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The UK called for an official Xinjiang probe. Foreign Secretary Dominic Raab asked the United Nations to immediately investigate reports of abuse against Uyghur Muslims in Chinese camps.
The US Supreme Court ruled against Donald Trump. The former US president will finally have to turn over his tax records to New York state prosecutors.
Boris Johnson announced the process for getting past Covid-19. The British prime minister laid out reopening plans, bolstered by strict lockdowns and a robust vaccination program.
The US National Transportation Safety Board knows more about the failed Boeing 777 engine. It fell apart. Boeing has grounded all other 777s until the investigation is complete.
WhatsApp has an ultimatum for users. If you don’t accept its new terms, you may get your chats switched off.
NASA demonstrated how to land on Mars. The US space agency released video from the Perseverance rover’s perspective as it made its descent.
What to watch for
Scheduled to release earnings and further restructuring plans today, HSBC finds itself in the midst of a tug of war between China and the West. Regardless of the victor, the bank will likely lose. As Western politicians accuse it of doing China’s bidding in its fight to crack down on dissent in Hong Kong and elsewhere, HSBC is left with a few not-so-great options.
💔 Break up: HSBC’s business model is built on the premise that the bank serves as a bridge between East and West, but an HSBC East listed on the UK’s exchange and an HSBC West listed in Hong Kong could tamp down any concerns over loyalty.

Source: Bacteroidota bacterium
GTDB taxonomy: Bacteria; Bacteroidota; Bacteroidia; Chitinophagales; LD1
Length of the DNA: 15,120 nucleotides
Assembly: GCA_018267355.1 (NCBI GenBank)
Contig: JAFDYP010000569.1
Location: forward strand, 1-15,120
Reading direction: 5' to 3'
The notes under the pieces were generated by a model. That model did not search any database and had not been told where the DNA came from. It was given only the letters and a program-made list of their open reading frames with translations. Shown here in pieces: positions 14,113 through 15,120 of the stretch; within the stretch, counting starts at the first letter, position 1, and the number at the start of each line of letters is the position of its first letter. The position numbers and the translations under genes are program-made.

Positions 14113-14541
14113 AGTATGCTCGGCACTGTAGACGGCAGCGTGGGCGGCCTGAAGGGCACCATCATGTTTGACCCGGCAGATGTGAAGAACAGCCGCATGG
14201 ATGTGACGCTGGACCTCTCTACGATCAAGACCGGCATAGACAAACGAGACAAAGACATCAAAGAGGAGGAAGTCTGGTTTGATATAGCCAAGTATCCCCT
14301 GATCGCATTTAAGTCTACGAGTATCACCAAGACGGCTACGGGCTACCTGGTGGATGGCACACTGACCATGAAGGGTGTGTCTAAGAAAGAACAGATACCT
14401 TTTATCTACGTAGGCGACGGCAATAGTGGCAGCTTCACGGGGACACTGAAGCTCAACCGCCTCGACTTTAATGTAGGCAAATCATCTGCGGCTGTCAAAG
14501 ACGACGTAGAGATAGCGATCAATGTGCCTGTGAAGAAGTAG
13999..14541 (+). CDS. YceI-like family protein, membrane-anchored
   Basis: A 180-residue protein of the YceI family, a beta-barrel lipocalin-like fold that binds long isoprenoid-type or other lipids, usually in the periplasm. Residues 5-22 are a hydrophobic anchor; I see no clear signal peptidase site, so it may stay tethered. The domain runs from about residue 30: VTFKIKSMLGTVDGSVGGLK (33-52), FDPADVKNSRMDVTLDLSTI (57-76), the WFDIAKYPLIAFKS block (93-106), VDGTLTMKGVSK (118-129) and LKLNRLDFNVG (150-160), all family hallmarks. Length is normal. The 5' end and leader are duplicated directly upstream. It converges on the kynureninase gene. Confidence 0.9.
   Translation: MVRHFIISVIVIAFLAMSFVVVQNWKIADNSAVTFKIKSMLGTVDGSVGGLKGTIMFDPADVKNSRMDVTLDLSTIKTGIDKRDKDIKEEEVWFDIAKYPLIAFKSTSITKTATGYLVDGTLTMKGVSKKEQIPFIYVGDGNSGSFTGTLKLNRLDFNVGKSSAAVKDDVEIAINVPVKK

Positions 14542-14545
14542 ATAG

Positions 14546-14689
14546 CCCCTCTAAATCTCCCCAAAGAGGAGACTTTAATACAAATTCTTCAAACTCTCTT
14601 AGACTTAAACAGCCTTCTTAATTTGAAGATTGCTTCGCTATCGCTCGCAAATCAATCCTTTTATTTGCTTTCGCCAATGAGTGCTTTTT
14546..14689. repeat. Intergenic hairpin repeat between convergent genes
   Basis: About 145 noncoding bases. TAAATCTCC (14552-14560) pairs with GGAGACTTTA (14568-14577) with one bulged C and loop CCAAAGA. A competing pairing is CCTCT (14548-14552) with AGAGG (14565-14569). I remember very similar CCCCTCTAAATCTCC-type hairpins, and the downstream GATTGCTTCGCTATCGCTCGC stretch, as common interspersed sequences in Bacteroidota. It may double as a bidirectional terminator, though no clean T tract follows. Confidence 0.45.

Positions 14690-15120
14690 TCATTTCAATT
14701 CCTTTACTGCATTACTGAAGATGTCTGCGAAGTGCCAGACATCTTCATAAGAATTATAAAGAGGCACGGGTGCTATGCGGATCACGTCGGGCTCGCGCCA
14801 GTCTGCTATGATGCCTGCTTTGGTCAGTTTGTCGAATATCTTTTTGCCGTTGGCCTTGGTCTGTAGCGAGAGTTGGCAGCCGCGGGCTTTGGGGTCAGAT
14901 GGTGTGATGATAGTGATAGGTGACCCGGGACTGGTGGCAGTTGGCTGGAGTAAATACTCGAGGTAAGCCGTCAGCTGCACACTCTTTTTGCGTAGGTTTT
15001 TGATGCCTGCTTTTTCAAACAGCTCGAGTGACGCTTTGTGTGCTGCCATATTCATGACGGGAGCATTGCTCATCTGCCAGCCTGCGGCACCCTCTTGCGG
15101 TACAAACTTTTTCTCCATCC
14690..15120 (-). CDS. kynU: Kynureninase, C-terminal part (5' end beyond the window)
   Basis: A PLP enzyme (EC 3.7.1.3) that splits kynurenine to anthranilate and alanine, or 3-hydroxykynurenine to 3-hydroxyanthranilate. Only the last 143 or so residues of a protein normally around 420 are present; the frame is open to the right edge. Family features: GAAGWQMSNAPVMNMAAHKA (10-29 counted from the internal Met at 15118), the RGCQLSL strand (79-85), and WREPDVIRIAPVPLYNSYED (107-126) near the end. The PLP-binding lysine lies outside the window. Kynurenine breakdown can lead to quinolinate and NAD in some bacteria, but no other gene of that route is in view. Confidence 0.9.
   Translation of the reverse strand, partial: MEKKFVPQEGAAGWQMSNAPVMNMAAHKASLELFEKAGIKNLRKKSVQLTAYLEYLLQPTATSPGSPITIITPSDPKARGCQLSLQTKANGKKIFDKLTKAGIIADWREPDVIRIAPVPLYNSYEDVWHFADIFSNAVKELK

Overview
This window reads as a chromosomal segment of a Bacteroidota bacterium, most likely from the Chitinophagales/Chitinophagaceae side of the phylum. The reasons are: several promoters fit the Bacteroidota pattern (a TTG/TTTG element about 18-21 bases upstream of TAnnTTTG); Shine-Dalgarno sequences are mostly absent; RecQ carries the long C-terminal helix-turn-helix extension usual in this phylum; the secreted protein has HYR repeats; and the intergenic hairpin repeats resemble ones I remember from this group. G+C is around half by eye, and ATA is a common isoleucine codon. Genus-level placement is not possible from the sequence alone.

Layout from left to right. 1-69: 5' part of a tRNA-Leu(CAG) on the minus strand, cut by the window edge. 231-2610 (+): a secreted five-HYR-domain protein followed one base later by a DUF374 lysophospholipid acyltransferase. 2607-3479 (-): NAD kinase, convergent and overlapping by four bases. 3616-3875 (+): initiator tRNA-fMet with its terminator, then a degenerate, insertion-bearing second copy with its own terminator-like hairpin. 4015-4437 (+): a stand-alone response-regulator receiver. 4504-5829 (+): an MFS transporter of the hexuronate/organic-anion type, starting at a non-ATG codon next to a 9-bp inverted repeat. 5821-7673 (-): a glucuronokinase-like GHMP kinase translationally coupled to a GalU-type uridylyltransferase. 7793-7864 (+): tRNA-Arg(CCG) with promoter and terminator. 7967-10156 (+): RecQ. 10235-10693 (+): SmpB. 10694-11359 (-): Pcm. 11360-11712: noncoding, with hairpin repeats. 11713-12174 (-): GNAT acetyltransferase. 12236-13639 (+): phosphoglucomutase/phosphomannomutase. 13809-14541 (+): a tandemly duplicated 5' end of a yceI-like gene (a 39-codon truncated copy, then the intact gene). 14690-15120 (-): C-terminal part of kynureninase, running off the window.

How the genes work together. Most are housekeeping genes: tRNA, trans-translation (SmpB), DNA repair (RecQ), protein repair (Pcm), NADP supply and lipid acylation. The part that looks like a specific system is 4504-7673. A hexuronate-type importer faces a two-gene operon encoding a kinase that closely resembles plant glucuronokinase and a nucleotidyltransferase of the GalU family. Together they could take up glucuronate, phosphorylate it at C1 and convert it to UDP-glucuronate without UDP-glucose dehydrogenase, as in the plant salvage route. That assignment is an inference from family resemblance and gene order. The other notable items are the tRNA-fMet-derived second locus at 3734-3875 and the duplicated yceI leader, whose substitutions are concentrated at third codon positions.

🧳 Find a new home: If restructuring the bank is a bit too nuclear for HSBC heads, they could always move operations and personnel to new locales, said one compliance expert in Hong Kong. But different cities carry different concerns: a move to Hong Kong or mainland China, for example, would likely anger the US.
🤷🏻♂️ Do nothing: It should be noted that other prominent banks have also done Beijing’s bidding from time to time. If HSBC figures that business on both sides of the Atlantic will eventually return to usual, it could wait until the whole kerfuffle blows over.
Charting the global garment workers’ struggle
For garment workers only getting by before the pandemic, life during Covid-19’s spread has been difficult.
Without shoppers in the US or Europe buying as much, fashion companies canceled billions of dollars worth of orders. As long as this persists, the future of the backbone of the garment industry remains largely unclear. Brands don’t usually own factories or employ garment workers directly, but, if the pact made between three major garment manufacturer associations catches on, the imbalance of power could shift some towards workers.
A new bill for Kenyan loans
Mobile lending apps have become a go-to source of credit for Kenyans without traditional bank accounts, and a new bill seeks to clamp down on predatory loans and practices by licensing and regulating digital lending platforms in the country.
Since Safaricom’s M-Shwari debuted in 2012, the market has ballooned to include Silicon Valley-backed Tala and Branch, as well as Zenka, Opesa, and Okash, which is owned by the Norwegian software maker Opera.
While access to useful, responsible, and affordable financial products and services has risen in Kenya for more than a decade—and digital loan apps have further helped grant access to finance—the country’s unregulated app-based lenders have been accused of illegal data mining and shaming defaulters.
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